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Securities Litigation Reform Act passes the House.

The House of Representatives passed legislation to reform the private securities litigation system with an overwhelmingly bipartisan vote of 325-99. The approval of the Securities Litigation Reform Act (HR 1058) followed a vigorous lobbying campaign by the accounting profession, high-tech industries, the-securities industry and business leaders who said the current legal system promoted incentives for lawyers to pursue meritless cases against "deep pocket" companies. The American Institute of CPAs considers the passage of HR 1058 a significant victory for the profession.

The large margin of victory for HR 1058 exceeds the votes necessary to override a presidential veto. The White House has echoed Securities and Exchange Commission concerns that certain provisions in the House bill were unfair but has stopped short of announcing official opposition.

A major provision of HR 1058 reduces the liability exposure for companies of all sizes by establishing a system of proportionate liability in which defendants are responsible for the share of damages caused by their own actions. The joint and several liability system currently in use has been the bane of accounting firms exposed to a substantial amount of liability as peripheral defendants.

C. Christopher Cox (R-Cal.), architect of the House bill, said the current system of private securities litigation had to be changed. "It cheats both the victims of fraud and innocent parties by lavishly encouraging meritless cases," said Cox. "It has destroyed thousands of jobs and has undercut economic growth and American competitiveness." Another provision of HR 1058 establishes a safe harbor for forward-looking statements to encourage the voluntary disclosure of information to investors. At hearings before the SEC last February, Philip B. Chenok, president of the AICPA, said current safe harbor provisions were not effective. Chenok urged the SEC to support "meaningful reform" in Congress (see JofA, Apr.95, page 11).

W. J. (Billy) Tauzin (D-La.), who has championed litigation reform legislation in the House for four years, said, "The threat of lawsuits over forward-looking information is so serious that many if not most chief executive officers refuse to talk about their company's performance, yet that is exactly the kind of information the market needs to operate." Tauzin worked with Cox to negotiate compromises in the original bill to make it acceptable to House Democrats. Edward J. Markey (D-Mass.), who voted against HR 1058, said the new safe harbor provision would protect corporate projections that lack a reasonable basis and thus could harm the ordinary investor.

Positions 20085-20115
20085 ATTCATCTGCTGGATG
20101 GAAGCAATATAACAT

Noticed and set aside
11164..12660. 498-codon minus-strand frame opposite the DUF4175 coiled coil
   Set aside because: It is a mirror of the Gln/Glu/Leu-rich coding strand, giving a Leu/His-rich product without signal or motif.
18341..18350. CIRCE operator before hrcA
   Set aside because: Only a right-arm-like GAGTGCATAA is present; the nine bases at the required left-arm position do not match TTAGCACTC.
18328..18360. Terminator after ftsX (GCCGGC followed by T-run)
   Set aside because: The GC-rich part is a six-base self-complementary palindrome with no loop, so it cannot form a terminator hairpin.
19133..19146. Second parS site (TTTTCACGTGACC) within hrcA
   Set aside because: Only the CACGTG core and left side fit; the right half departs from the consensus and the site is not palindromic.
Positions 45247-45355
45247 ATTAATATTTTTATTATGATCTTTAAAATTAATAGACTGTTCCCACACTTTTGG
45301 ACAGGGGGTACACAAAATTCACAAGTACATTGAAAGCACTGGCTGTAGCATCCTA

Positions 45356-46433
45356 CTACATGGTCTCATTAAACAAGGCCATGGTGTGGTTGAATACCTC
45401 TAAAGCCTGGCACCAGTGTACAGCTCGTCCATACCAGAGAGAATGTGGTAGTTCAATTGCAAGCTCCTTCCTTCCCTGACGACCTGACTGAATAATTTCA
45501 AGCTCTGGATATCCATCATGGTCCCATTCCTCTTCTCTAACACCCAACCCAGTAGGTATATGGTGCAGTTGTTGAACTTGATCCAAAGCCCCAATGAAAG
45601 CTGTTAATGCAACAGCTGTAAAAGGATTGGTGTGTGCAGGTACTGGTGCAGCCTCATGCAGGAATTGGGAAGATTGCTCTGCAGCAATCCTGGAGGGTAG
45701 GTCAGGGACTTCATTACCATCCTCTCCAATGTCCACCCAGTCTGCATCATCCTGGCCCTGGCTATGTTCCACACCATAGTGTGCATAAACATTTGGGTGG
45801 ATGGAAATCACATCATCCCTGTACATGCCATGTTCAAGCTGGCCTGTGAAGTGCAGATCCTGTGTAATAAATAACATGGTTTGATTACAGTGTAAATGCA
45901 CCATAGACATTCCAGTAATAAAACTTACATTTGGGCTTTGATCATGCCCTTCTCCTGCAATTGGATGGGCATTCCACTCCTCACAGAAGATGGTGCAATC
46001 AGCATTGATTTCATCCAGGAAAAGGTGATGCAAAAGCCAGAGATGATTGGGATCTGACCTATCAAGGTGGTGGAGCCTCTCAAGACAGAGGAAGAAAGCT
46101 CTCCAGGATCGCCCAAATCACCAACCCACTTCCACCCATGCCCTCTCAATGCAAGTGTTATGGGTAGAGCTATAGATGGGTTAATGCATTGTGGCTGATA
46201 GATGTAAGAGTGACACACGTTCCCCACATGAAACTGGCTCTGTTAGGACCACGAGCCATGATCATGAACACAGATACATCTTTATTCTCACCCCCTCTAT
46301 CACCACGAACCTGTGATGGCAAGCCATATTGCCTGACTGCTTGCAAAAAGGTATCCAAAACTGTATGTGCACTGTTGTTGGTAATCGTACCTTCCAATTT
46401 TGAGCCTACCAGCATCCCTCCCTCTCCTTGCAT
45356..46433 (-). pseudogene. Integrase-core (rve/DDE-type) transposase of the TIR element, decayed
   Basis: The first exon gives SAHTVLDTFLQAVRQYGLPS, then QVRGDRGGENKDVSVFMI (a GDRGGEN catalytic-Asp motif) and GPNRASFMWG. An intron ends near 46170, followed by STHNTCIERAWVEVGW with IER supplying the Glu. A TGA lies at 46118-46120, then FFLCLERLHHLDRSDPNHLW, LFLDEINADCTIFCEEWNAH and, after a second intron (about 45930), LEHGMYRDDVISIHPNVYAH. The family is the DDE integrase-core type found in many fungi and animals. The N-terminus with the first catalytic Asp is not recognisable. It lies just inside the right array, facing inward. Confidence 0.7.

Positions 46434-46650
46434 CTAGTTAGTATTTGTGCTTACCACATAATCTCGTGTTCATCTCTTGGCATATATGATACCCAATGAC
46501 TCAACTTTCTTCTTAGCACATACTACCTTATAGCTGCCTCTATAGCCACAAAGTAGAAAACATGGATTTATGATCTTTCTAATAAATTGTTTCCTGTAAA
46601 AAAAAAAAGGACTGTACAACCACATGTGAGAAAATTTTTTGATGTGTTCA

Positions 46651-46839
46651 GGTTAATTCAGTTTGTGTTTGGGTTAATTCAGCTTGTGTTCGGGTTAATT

Among other securities litigation reforms, the House bill

* Protects against abusive practices. Bounty payments to plaintiffs and plaintiff referral fees are eliminated. Professional plaintiffs are limited to five class actions every three years.

* Increases investors' control over class-action lawsuits. Court-appointed plaintiffs' steering committees will ensure plaintiffs, and not their lawyers, control class-action lawsuits under U.S. securities legislation.

* Provides a "loser-pays" rule. Losing parties can be required by the courts to pay attorneys' fees if their positions are not substantially justified.

* Requires lawyers to plead specific facts. Plaintiffs must allege specific facts in their complaint to demonstrate each defendant's state of mind and must specify each statement by the defendant alleged to have been misleading.

* Adopts "fraud-on-the-market" theory. Plaintiffs must prove the market as a whole was defrauded by a company's illegal statement and that the stock -price reflected the fraudulent information.

Senate hearings on securities litigation reform already are under way. Senators Pete V. Domenici (R-N.M.) and Christopher J. Dodd (D-Conn.) have introduced a more moderate reform measure (S 240) that includes proportionate liability provisions. Senate banking chairman Alfonse M. D'Amato (R-N.Y.), who has jurisdiction over securities issues, opposes the loser-pays provisions-in the House legislation. Outcome in the Senate is uncertain.
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Publication:Journal of Accountancy
Date:May 1, 1995
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